(Recent experience had demonstrated the importance of making sure that updates were installed:  the situation could get worse if left unaddressed.  Steps to be taken in such a case included rebooting and trying again; confirming that there were no errors in the "Review your update history" option at the left side of the Windows Update webpage, and clicking on the question mark next to the red X for any failed items; consulting Control Panel > Add or Remove Programs > Show Updates to see if the offending item had been installed but could be removed and reinstalled; and searching Microsoft support for the KB item and error code.  In my most recent experience, involving a .NET framework error, the .NET Framework Cleanup Tool provided the apparent solution.  Fortunately, this time around, I had no such problems.)

While I was in Internet Explorer (IE), I went to Tools > Internet Options > Security tab > Trusted Sites > Custom Level.  Near the bottom of this list, right before the Scripting section, I changed "Websites in less privileged web content zone can navigate into this zone" away from Prompt, to either Enable or Disable.  Also in the Security tab, I went into Local intranet > Sites > uncheck Automatic and checked all three "Include all" boxes.  Elsewhere in IE, I went to the Programs tab and named Hotmail as my default email program.  I clicked Apply > OK.  Then I navigated to and played a video, so as to trigger the process of installing Adobe Flash Player.  (I could also have gone into Tools > Internet Options > General tab > Browsing History > Settings to move the Temporary Internet Files to another drive, but for some reason this was not working in my VM setup.)  Then I ran RegTweak3.reg and rebooted:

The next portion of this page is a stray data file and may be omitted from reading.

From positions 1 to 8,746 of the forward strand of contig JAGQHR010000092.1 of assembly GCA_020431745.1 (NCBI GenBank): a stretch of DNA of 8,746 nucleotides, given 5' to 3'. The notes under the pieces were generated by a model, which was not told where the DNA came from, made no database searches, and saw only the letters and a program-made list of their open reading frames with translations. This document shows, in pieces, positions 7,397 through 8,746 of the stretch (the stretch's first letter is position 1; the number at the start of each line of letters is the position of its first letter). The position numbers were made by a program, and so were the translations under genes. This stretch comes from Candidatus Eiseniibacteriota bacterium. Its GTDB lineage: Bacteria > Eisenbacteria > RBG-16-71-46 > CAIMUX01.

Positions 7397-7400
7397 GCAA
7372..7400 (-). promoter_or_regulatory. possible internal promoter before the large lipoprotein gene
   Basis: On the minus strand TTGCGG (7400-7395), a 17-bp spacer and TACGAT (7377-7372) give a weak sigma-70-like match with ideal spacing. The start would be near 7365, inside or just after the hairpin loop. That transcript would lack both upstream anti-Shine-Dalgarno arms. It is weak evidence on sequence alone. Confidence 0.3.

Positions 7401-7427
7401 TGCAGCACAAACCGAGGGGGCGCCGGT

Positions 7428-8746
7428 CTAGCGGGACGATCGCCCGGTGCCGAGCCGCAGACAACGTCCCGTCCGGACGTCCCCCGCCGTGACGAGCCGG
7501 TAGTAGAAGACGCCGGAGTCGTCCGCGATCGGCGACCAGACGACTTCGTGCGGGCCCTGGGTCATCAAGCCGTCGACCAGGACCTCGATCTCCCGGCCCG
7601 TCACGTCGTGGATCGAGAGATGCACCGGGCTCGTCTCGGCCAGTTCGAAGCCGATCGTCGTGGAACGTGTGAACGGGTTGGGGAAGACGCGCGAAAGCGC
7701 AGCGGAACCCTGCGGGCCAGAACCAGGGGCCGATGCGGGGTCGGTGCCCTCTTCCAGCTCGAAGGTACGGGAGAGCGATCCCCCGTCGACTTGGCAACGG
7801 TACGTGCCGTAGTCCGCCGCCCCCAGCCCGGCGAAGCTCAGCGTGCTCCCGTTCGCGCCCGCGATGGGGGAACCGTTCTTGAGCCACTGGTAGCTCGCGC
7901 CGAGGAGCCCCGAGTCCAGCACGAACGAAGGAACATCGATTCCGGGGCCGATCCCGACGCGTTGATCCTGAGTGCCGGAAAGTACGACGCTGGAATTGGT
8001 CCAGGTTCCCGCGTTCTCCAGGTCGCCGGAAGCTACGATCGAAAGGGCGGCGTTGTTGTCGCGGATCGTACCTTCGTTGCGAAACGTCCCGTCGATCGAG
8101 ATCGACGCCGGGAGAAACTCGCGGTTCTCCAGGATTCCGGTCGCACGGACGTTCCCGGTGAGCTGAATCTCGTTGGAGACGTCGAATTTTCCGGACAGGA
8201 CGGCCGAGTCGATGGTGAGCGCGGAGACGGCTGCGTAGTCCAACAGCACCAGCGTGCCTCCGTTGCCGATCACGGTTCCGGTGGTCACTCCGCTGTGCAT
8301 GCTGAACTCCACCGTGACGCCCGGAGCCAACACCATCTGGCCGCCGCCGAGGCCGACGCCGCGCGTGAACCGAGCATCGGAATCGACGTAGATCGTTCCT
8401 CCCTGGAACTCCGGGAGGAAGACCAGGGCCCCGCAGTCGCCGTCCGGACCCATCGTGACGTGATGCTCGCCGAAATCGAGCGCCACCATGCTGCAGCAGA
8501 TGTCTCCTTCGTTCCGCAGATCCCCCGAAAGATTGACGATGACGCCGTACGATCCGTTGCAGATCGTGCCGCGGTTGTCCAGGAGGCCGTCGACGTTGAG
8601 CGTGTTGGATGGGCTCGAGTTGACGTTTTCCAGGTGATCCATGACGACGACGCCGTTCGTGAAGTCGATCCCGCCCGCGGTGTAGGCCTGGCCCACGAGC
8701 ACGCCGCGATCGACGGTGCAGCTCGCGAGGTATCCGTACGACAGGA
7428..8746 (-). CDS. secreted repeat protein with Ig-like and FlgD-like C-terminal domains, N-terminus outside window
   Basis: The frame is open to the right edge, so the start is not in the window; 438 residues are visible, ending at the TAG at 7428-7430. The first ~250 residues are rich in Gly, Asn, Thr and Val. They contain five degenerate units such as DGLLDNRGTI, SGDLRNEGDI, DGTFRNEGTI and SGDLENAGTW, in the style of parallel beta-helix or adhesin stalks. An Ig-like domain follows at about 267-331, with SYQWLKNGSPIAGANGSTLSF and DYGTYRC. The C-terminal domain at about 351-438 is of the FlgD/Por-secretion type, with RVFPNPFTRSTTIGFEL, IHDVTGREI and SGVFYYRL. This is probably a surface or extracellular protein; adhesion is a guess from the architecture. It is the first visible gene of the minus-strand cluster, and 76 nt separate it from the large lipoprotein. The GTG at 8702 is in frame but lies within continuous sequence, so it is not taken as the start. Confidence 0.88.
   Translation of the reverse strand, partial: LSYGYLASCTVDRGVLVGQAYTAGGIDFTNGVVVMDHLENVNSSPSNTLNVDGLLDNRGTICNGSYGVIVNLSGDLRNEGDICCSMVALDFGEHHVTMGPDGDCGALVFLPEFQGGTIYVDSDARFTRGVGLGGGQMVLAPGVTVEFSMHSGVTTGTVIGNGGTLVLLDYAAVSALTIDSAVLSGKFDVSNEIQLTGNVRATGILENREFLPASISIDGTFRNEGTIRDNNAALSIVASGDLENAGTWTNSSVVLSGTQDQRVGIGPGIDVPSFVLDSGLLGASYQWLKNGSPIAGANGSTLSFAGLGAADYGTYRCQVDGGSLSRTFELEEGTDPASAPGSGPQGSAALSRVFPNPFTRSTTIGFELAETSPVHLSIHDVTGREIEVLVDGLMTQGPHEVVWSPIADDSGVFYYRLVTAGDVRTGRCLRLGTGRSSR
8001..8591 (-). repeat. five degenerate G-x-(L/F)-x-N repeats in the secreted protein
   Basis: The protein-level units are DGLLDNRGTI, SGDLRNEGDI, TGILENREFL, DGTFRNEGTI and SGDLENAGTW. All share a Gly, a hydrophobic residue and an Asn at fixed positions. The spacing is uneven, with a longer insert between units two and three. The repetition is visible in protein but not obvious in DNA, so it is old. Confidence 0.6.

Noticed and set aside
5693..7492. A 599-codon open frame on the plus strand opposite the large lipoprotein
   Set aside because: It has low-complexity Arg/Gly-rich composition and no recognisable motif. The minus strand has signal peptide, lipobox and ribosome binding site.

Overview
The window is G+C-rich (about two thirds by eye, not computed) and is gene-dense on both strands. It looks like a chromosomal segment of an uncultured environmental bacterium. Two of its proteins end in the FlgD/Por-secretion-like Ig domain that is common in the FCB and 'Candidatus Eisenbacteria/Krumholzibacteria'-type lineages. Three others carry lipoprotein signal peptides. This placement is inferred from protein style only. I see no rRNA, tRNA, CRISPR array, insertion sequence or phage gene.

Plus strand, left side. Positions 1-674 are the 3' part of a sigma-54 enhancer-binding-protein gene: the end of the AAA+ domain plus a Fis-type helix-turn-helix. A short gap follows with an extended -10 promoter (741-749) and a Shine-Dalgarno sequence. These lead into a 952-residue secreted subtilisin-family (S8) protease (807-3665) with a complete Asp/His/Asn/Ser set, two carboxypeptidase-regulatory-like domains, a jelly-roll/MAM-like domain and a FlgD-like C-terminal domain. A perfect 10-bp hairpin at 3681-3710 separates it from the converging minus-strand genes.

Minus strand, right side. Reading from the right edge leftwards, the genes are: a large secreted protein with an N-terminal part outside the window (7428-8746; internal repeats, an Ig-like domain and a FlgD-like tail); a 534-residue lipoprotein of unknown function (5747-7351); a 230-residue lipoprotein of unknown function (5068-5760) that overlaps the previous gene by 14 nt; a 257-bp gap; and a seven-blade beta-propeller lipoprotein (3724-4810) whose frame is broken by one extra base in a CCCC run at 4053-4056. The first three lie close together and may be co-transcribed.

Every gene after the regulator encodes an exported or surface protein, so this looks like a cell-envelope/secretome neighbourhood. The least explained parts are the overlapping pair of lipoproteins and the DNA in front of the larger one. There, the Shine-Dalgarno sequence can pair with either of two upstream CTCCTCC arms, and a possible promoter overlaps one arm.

Windows Registry Editor Version 5.00
; * * * Miscellaneous Tweaks * * *
; Skip logon screen
[HKEY_LOCAL_MACHINE\SOFTWARE\Microsoft\Windows NT\CurrentVersion\Winlogon]
; Eliminate "Windows cannot open this file" message
; Use these lines to undo
; [HKEY_LOCAL_MACHINE\SOFTWARE\Microsoft\Windows\CurrentVersion\Policies\Explorer]
; "NoInternetOpenWith"=-
; [HKEY_CURRENT_USER\SOFTWARE\Microsoft\Windows\CurrentVersion\Policies\Explorer]
; "NoInternetOpenWith"=-
; Set locations for Start Menu and special folders
[HKEY_CURRENT_USER\Software\Microsoft\Windows\CurrentVersion\Explorer\Shell Folders]
"My Music"="D:\\Current"
"My Video"="D:\\Current"
"My Pictures"="D:\\Current"
"Start Menu"="D:\\Installation\\Start Menu"
"Programs"="D:\\Installation\\Start Menu\\Programs"
"Startup"="D:\\Installation\\Start Menu\\Programs\\Startup"
[HKEY_CURRENT_USER\Software\Microsoft\Windows\CurrentVersion\Explorer\User Shell Folders]
"My Music"="D:\\Current"
"My Video"="D:\\Current"
"My Pictures"="D:\\Current"
"Start Menu"="D:\\Installation\\Start Menu"
"Programs"="D:\\Installation\\Start Menu\\Programs"
"Startup"="D:\\Installation\\Start Menu\\Programs\\Startup"
"Administrative Tools"="D:\\Installation\\Start Menu\\Programs\\Miscellany\\Administrative Tools" 
"Cache"="E:\\Cache\\Temporary Internet Files"
; Increase no. of remembered folder sizes to 5000; max of 8000 = 00001f40
"BagMRU Size"=dword:00001388
"BagMRU Size"=dword:00001388
; Save settings on exit
; * * * Internet Explorer and Online
; Specify IE download directory
[HKEY_CURRENT_USER\Software\Microsoft\Internet Explorer]
"Download Directory"="D:\\Current"
; Force IE to launch shortcuts in a new window
[HKEY_CURRENT_USER\Software\Microsoft\Internet Explorer\Main]